Good morning everyone and thanks for reading yet another edition of TFB’s Silencer Saturday, a safe space for common people preserving their hearing, not government-backed movie assassins. Today we will be talking about a peripheral issue effecting suppressed shooters: sight picture. The question (or comments) regarding the use of suppressor height sights on pistols is common – with most silencers sporting a diameter of 1.25” to 1.375”, shooters are faced with a new sight picture. While the urge to swap out sights is strong, I maintain that adding suppressor height sights is not a requirement; you can still take those hostage shots with that new silencer attached to your .40S&W Hi-Point.
SILENCER SATURDAY #71: Suppressor Height Sights Are OVERRATED
Despite my click-baity title, my thoughts on sights actually mirror my thoughts on other people’s carry guns: choose what is best for you and carry on. This isn’t a knock on sight manufacturers, either. There are many solid sight choices to pick from, either in standard or suppressor-height form.
Ok, let’s lay it out:
- The problem: your large diameter silencer blocks your sight picture.
- Proposed solution: install taller sights to see over your silencer.
- Actual solution: stop and realize that your sight picture is actually better being blocked by the silencer.
To understand this principle, let’s go back to the fundamentals of pistol shooting with defensive/combat style “dot” sights. Sitting atop the boreline are (usually) three dots or other artifacts that are used by the shooter to line up an accurate shot. When aligned properly, the dots will align the bore of the weapon to the shooters line of sight. And as long as the shooter keeps those sights aligned in the same plane, the pistol can be moved on the target for perfect shot placement.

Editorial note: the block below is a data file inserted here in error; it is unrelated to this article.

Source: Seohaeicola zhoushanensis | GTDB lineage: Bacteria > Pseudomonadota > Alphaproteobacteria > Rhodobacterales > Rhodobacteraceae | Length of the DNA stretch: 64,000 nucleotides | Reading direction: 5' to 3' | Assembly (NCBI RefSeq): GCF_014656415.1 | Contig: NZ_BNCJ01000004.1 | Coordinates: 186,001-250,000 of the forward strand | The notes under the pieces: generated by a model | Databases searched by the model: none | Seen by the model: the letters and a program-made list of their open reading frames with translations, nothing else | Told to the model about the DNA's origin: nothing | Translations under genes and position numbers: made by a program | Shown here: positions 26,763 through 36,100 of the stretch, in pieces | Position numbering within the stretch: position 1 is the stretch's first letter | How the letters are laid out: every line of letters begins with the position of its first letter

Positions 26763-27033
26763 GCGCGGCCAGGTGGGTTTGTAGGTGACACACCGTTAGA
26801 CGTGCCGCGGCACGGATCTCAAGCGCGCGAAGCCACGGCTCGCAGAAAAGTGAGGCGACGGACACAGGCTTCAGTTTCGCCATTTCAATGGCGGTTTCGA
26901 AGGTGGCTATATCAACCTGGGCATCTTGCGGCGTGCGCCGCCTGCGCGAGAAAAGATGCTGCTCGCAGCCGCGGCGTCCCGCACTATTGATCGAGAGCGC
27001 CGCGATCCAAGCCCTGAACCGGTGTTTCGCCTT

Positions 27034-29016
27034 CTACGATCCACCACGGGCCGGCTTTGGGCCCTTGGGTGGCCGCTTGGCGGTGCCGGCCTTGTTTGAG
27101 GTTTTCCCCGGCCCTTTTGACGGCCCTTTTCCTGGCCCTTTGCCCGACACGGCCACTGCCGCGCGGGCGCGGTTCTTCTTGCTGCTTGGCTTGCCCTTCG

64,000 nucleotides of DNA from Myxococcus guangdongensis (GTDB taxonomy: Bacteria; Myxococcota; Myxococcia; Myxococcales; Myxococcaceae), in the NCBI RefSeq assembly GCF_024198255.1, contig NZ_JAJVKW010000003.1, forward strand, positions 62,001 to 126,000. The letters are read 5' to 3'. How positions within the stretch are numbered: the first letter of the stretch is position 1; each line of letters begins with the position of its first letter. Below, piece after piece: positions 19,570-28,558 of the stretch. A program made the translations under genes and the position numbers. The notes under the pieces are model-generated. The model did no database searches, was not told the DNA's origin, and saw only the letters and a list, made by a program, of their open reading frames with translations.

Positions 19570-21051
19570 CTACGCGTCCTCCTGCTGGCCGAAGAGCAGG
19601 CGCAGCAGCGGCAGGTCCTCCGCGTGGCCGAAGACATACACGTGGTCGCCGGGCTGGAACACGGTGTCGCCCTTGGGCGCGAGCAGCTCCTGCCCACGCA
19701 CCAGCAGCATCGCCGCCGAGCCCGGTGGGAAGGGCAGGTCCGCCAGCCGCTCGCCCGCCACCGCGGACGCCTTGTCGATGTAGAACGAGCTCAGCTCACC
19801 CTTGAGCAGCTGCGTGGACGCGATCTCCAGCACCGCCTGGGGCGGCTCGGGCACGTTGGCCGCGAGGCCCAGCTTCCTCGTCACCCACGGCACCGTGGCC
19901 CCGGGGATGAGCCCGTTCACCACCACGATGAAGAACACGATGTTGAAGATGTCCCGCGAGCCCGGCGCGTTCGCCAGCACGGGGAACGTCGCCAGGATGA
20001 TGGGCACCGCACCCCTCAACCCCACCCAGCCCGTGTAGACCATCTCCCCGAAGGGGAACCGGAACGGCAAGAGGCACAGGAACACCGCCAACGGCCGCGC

The perceived problem of adding a suppressor is that the sight picture is now blocked, preventing proper shot placement. The reality, however, is that as long as the dots are properly aligned, the shooter can place accurate shots on target even though the sights are blocked by the silencer, the shots will be equally accurate with a nearly imperceptible offset. In fact, with a consistently dark backdrop to line up the dots (the silencer) the sight picture is easier to line up than a dynamic target.
The key is to remember that the difference between standard height sights and suppressor height sights is between .175” and .250”. And for defensive targets, the offset of a 1/4 of an inch is basically imperceptible.
Lets take a look at some comparisons.
Ignore the fact that suppressor height sights are basically a requirement when using a mini red dot or reflex optic like the RMR. The difference between Trijicon’s models is about .225”.
GLOCK Factory Night Sights – .256” height
GLOCK factory sights actually make an awesome sight picture when backed by the dark background of the SilencerCo Octane 45HD.
My measurements on XS suppressor sights showed slightly less than .2” difference in height over factory.
Beretta Factory Night Sights – low profile silencer.
The Dead Air Odessa 9 is the current leader in low profile designs.
Beretta factory night sights – large diameter silencer.
As expected, a full sized silencer fully blocks the sight picture of the Beretta M9A3 factory sights.
Suppressor Height Sights – Wrap Up:
Ok, let’s hear it – who feels the opposite and installs tall sights on all their suppressed pistols? Do you need that sight picture to lay on top of your target? Or is the sight picture on a dark backdrop (the silencer) and a quarter inch offset enough to make consistently accurate shots? Sound off in the comments section below.
Have fun, be safe and we’ll see you right here next week at TFB for another edition of Silencer Saturday.
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